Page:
Income Tax: Second self-occupied house is assumed to be let out and rental income taxed

By: | Published: November 27, 2018 1:59 AM

As per Section of Income-Tax Act 1961, only one house can be considered as a self-occupied property and the other one shall be assumed to be let out.

Interest deduction will be completely allowed for the property which is assumed to be let out and for self-occupied property interest deducted is restricted to Rs 2 lakh.

* I bought a under-construction flat with bank loan at Chennai and the sale deed was registered in May 2015. The flat was self-occupied in December 2017 and my parents stay there. I have shifted to Bangalore where I bought another flat and I stay there with my wife. Is my flat at Chennai rent free?
– HC Rao

As per our understanding both the flats owned by you in Chennai and Bangalore are self-occupied. As per Section of Income-Tax Act 1961, only one house can be considered as a self-occupied property and the other one shall be assumed to be let out. The choice of which property to choose as self-occupied is up to you. For the house considered let out by you, the tax liability will be calculated by considering the higher of municipal value or market rental as annual rentable value and thereafter deducting house tax, 30% standard deduction on deemed rental value and interest paid on bank loan from the annual rentable value. Further, interest deduction will be completely allowed for the property which is assumed to be let out and for self-occupied property interest deducted is restricted to Rs 2 lakh. Also, total loss under house property which can be claimed during a financial year is restricted to Rs 2 lakh. It must be noted that these provisions are applicable only for FY 2018-19. For FY 2017-18, as you own only one house property hence, no income shall be taxable under the head ‘Income from House Property’ as that one house will be considered self-occupied.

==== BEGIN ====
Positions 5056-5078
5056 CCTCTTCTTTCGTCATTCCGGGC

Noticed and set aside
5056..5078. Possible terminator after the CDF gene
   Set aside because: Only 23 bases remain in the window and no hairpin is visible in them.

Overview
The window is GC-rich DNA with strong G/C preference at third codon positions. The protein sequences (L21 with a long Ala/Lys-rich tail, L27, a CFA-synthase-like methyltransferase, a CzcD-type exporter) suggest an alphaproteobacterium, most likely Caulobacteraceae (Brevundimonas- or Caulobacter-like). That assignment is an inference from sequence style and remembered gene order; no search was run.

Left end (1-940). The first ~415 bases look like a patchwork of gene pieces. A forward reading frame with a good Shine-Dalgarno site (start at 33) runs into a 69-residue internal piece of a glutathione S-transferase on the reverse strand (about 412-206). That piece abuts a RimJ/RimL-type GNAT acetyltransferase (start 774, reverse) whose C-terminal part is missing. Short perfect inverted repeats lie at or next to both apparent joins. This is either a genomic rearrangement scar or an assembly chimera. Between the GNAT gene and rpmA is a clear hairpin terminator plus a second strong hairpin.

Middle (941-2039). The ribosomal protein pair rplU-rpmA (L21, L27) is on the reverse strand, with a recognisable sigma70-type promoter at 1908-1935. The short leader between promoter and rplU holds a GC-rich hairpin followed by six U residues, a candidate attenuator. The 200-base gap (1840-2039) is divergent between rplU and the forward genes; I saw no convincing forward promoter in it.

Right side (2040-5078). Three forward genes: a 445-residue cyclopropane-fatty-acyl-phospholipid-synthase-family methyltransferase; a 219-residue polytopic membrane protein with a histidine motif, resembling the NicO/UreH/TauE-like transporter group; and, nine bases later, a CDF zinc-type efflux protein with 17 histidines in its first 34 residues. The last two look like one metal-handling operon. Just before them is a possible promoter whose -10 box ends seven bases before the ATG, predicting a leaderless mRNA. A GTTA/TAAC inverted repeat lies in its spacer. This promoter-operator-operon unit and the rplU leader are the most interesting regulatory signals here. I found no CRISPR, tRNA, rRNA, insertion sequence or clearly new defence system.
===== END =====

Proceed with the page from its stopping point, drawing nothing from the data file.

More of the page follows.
* I have been investing in equity mutual funds for 10 years. I will retire end of next year and I want to sell my mutual fund units every quarter and use the money for my daily needs. How will I calculate long-term capital gains?
—Shailesh Kumar Sharma

Capital gains on sale of long-term equity mutual funds in excess of Rs 1 lakh are taxable at 10% for sales made on or after April 1, 2018, without any indexation benefit. Capital gains for the purchases made before January 31, 2018 shall be calculated by deducting cost of acquisition from the sales consideration. The cost of acquisition shall be calculated as follows:

It shall be higher of the following: Actual cost of acquisition; Lower of Fair Market value as on January 31, 2018; the actual sales consideration received. Further, the sale of units shall be considered on First In First Out (FIFO) basis i.e. the units purchased first shall be considered to be sold first.

=The writer is partner, Ashok Maheshwary & Associates LLP. Send your queries to fepersonalfinance@expressindia.com

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